r3_probability - 13.42 Design Principles for Ocean Vehicles...

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13.42 Design Principles for Ocean Vehicles Reading # 13.42 Design Principles for Ocean Vehicles Prof. A.H. Techet Spring 2005 1. Overview of basic probability Empirically, probability can be defined as the number of favorable outcomes divided by the total number of outcomes, in other words, the chance that an event will occur. Formally, the probability, p of an event can be described as the normalized “area” of some event within an event space, S , that contains several outcomes (events), A , which can include i the null set, . The probability of the event space itself is equal to one, hence any other event has a probability ranging from zero (null space) to one (the whole space). Simple events are those which do not share any common area within an event space, i.e. they are non-overlapping, whereas composite events overlap (see figure 1). The probability that an event will be in the event space is one: pS () = 1. A 1 A 2 A 4 A 3 A 1 A 2 A 4 A 3 S S Simple Events A Composite Events A i i 1. Simple and composite events within event space, S . ©2004, 2005 A. H. Techet 1 Version 3.1, updated 2/14/2005
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13.42 Design Principles for Ocean Vehicles Reading # DEFINE (see figure 2 for graphical representation): UNION: The union of two regions defines an event that is either in A or in B or in both regions. INTERSECTION: The intersection of two regions defines an event must be in both A and B. COMPLEMENT: The complement A is everything in the event space that is not in A, i.e. A . A B A B B union; A B intersection; A A A' not A; A' 2. Union, Intersection, and Complement. ©2004, 2005 A. H. Techet 2 Version 3.1, updated 2/14/2005
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13.42 Design Principles for Ocean Vehicles Reading # 1.1. Mutually Exclusive Events are said to be mutually exclusive if they have no outcomes in common. These are also called disjoint events. EXAMPLE: One store carries six kinds of cookies. Three kinds are made by Nabisco and three by Keebler. The cookies made by Nabisco are not made by Keebler. Observe the next person who comes into the store to buy cookies. They choose one bag. It can only be made by either Nabisco OR Keebler thus the probability that they choose one made by either company is zero. These events are mutually exclusive. 0 p ( A B ) = Mutually Exclusive (1) AXIOMS: For any event A () (1) pA 0 (2) pS () = 1 (all events) 1 , A 3 L (3) If AA 2 ,, , A are a collection of n mutually exclusive events then: ( ( A 2 A A ) = n p A ) 1 3 n i L i = 1 Probability can be seen as the normalized Area of the event, A i . Since ( = 1 ) 1 (2) i i then the probability of the null set is zero: p ()1 ( ∅=− S ) = 0 . (3) This holds since the probability of the event space, S , is exactly one. ©2004, 2005 A. H. Techet 3 Version 3.1, updated 2/14/2005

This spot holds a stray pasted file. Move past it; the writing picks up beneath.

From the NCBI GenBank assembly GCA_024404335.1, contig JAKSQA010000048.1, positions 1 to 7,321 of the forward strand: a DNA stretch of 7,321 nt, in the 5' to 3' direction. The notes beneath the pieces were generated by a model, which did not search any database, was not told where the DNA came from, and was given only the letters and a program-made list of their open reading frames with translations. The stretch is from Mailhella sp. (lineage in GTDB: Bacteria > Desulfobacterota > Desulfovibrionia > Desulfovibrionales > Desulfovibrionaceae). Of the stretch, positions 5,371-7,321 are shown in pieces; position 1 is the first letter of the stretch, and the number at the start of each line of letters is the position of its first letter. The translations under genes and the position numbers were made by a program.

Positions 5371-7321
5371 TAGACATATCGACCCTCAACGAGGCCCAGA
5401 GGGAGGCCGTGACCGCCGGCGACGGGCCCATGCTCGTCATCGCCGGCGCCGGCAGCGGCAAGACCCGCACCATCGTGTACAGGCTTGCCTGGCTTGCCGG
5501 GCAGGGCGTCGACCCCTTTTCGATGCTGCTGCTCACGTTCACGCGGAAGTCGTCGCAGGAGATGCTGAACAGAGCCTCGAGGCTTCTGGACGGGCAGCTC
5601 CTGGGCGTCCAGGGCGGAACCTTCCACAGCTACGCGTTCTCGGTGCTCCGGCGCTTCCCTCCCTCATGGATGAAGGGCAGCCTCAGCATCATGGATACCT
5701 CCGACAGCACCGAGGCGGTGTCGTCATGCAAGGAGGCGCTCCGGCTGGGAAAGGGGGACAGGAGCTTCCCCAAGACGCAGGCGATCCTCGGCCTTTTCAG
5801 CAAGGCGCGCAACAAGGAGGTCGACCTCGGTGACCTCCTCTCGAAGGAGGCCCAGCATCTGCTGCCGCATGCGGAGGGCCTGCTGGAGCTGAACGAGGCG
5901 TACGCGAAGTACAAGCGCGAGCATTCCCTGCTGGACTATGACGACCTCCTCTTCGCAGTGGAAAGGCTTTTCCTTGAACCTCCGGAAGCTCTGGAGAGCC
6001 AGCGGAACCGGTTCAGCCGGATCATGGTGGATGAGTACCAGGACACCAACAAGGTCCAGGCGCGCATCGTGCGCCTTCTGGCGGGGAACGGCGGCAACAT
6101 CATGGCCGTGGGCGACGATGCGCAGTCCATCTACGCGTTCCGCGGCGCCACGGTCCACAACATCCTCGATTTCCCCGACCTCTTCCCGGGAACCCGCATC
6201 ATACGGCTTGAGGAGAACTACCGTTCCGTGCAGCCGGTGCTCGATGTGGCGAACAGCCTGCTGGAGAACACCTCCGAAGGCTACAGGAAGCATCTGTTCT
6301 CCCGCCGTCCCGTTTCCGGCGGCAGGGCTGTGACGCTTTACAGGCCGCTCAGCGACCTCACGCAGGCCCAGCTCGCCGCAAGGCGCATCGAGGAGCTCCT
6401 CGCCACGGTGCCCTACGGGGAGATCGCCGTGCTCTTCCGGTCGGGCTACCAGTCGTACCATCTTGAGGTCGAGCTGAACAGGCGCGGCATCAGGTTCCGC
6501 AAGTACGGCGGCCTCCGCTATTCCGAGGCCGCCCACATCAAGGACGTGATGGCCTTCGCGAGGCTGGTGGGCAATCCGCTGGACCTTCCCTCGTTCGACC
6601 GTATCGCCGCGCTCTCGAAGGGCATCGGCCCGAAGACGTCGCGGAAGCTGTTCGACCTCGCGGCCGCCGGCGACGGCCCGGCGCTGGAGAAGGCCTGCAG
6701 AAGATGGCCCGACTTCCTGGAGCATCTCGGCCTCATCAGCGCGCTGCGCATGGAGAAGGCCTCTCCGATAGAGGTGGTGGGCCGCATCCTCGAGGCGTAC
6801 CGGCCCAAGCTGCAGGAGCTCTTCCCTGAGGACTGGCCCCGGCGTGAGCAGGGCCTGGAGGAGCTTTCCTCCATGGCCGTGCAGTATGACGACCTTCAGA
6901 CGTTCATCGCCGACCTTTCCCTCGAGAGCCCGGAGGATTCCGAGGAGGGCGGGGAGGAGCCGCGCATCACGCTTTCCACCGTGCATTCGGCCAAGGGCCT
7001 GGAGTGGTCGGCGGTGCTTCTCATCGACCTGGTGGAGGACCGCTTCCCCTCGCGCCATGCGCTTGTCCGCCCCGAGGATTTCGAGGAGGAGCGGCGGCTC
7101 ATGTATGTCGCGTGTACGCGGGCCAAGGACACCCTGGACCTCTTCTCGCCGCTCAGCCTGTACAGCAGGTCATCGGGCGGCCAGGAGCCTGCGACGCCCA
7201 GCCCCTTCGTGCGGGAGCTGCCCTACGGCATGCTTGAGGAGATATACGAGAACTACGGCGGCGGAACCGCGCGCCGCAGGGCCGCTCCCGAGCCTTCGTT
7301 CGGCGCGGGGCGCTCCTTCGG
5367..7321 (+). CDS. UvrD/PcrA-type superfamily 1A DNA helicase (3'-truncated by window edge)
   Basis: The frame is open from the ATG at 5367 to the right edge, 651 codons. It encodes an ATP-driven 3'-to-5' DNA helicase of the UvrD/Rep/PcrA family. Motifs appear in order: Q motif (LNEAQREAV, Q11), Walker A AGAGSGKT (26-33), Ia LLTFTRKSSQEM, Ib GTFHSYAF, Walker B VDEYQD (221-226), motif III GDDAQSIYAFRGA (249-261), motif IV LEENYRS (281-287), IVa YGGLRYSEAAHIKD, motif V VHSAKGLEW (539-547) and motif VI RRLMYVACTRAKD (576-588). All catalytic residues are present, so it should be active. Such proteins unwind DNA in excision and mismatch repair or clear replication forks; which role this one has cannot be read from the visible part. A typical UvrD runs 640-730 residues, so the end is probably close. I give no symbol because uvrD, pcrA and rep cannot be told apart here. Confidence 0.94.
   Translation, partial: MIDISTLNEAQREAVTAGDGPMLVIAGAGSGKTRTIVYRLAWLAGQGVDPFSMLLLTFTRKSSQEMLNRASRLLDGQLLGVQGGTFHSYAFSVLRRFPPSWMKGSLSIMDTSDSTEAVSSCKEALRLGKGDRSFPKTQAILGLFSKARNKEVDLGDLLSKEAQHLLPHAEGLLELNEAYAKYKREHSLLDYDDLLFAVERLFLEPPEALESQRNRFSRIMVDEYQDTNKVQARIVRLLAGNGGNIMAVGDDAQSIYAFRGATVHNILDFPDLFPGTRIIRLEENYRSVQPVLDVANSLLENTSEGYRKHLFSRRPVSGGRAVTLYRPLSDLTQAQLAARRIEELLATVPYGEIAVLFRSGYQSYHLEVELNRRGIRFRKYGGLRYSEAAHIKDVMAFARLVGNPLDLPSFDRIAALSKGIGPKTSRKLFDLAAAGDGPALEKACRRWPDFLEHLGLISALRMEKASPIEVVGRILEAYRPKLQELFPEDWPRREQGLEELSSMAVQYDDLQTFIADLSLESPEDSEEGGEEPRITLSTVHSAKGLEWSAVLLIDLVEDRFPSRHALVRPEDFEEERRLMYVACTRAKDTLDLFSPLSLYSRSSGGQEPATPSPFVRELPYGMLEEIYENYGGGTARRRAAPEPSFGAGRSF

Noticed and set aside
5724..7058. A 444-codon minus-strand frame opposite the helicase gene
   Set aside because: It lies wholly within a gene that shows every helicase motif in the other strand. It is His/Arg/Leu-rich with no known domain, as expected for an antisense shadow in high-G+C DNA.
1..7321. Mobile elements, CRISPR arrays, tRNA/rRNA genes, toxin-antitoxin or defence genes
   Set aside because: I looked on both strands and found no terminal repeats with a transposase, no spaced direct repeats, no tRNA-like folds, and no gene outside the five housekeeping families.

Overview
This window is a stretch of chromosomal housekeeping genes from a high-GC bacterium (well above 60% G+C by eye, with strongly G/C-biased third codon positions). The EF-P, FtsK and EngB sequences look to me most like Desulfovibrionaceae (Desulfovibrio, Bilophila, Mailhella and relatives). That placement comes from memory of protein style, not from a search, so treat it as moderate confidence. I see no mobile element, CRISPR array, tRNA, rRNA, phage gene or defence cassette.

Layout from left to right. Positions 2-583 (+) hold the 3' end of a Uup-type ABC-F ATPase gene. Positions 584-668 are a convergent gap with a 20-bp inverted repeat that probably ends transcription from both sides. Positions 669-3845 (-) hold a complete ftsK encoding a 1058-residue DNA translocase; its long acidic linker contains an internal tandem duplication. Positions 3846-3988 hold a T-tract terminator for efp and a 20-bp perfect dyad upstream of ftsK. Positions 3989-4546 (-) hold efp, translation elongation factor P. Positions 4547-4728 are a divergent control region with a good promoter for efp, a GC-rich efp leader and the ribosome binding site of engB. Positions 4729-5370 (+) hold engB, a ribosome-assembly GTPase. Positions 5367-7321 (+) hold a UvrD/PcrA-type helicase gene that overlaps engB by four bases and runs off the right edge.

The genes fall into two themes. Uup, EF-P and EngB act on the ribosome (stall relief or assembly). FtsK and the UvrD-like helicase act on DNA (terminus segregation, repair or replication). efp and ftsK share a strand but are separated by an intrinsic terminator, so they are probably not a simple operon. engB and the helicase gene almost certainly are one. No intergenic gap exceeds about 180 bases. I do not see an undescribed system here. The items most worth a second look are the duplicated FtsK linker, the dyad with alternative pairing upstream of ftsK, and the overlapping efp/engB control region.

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13.42 Design Principles for Ocean Vehicles Reading # If AB BA ( B ∩≠ 0 and A ∪=∪ A ) where A and ( B A ) are mutually exclusive, then B ) () + p B ( p ( A = pA () B ) (4) becomes ( ( p ( ) = A ) + A ) (5) since B is simply the union of the part of B in A with the part of B not in A: B = ( BA ) ( ) .
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This note was uploaded on 02/27/2012 for the course MECHANICAL 2.22 taught by Professor Alexandratechet during the Spring '05 term at MIT.

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r3_probability - 13.42 Design Principles for Ocean Vehicles...

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